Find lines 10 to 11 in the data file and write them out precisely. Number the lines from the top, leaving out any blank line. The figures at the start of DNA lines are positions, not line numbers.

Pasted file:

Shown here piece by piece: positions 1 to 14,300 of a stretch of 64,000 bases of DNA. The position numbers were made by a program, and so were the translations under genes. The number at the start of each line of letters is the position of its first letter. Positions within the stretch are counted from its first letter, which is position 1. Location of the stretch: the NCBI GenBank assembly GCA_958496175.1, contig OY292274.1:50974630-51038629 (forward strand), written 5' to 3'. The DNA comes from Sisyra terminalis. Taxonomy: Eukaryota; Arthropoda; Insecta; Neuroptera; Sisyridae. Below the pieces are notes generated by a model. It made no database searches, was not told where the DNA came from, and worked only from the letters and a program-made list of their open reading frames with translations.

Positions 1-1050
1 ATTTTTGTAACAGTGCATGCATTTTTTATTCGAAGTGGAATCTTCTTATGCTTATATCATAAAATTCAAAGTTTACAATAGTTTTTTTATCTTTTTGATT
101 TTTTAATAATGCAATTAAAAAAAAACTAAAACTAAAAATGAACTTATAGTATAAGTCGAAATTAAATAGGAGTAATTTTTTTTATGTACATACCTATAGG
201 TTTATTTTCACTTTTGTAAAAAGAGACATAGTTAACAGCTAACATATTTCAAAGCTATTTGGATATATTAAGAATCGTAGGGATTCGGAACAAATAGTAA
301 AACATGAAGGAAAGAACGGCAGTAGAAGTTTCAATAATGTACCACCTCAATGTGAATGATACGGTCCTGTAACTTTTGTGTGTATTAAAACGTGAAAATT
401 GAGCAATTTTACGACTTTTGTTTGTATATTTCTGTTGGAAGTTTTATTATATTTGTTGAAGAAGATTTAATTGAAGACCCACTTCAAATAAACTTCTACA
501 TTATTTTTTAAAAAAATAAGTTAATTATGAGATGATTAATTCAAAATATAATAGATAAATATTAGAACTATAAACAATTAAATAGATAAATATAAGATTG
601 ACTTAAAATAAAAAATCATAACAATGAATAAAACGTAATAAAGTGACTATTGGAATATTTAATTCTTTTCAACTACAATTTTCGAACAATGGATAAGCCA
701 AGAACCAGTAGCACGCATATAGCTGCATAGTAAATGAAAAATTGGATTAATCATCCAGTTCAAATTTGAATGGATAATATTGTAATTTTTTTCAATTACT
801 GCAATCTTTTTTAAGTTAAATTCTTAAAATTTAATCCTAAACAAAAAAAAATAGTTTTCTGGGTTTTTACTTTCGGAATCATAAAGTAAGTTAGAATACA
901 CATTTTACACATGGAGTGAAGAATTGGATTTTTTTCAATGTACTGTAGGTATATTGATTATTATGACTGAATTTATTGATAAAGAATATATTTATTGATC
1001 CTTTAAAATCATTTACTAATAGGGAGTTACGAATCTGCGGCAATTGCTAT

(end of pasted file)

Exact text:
701 AGAACCAGTAGCACGCATATAGCTGCATAGTAAATGAAAAATTGGATTAATCATCCAGTTCAAATTTGAATGGATAATATTGTAATTTTTTTCAATTACT
801 GCAATCTTTTTTAAGTTAAATTCTTAAAATTTAATCCTAAACAAAAAAAAATAGTTTTCTGGGTTTTTACTTTCGGAATCATAAAGTAAGTTAGAATACA